Negative effects of the Crusades included the repeated defeats of the Christian armies, the slaughter of innocents and the looting of Constantinople. The destruction of Constantinople severed any hope of mending the East-West schism in Christianity, and this event left the Byzantine Empire vulnerable to the Ottoman Empire.
Massacres during the First Crusade occurred when Count Emicho led a campaign that resulted in the murder of innocent Jews throughout the Rhineland during the First Crusade of 1096. This resulted in strained relations between Jews and Christians. Christian armies also slaughtered men, women and children by the hundreds on their way to capture Jerusalem.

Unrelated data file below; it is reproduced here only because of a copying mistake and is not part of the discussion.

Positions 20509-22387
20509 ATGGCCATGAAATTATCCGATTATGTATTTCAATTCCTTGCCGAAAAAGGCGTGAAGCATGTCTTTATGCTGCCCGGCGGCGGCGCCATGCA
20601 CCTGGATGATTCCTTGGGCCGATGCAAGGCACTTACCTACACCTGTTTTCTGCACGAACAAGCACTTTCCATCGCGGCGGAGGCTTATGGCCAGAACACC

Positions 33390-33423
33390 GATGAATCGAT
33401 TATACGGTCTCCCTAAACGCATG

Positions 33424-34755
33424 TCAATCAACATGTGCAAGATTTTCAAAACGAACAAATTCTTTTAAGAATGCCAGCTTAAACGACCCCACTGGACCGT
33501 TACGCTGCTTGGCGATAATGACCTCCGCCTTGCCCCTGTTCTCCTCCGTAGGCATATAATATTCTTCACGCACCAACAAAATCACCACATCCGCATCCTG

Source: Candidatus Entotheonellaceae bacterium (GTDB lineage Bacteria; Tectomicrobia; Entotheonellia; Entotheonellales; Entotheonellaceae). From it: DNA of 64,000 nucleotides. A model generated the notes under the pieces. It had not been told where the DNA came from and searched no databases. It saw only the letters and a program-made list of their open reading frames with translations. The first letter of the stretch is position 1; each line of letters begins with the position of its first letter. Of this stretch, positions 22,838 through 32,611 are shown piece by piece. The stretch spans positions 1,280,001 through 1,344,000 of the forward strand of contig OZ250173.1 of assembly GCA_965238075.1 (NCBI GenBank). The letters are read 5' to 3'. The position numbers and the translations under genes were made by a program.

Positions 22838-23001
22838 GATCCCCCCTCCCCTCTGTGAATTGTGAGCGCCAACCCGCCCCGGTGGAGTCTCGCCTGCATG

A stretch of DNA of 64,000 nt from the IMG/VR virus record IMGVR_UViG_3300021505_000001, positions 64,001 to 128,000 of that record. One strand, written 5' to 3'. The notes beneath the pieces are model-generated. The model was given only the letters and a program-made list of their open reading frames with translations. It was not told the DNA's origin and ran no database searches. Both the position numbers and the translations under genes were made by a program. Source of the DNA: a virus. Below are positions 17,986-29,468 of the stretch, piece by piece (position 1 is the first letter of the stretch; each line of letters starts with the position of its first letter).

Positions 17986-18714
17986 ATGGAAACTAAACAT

Christian armies suffered numerous defeats throughout the Crusades. For instance, the armies of King Louis VII of France and King Conrad III of Germany were defeated during the Second Crusade at the hands of Muslim armies in Damascus. The Crusaders that occupied Jerusalem were conquered by Muslim ruler Saladin, which prompted the Third Crusade.
The pillaging of Constantinople occurred during the Fourth Crusade. Pope Innocent III toppled Alex III of Byzantine in favor of his nephew, who would later become Alexius IV. Alexius' attempt to impose Roman authority over Byzantine was met with resistance, and he was subsequently killed. The Crusaders declared war on Constantinople, which resulted in the conquest and looting of the city. Churches were also pillaged, and many people were killed.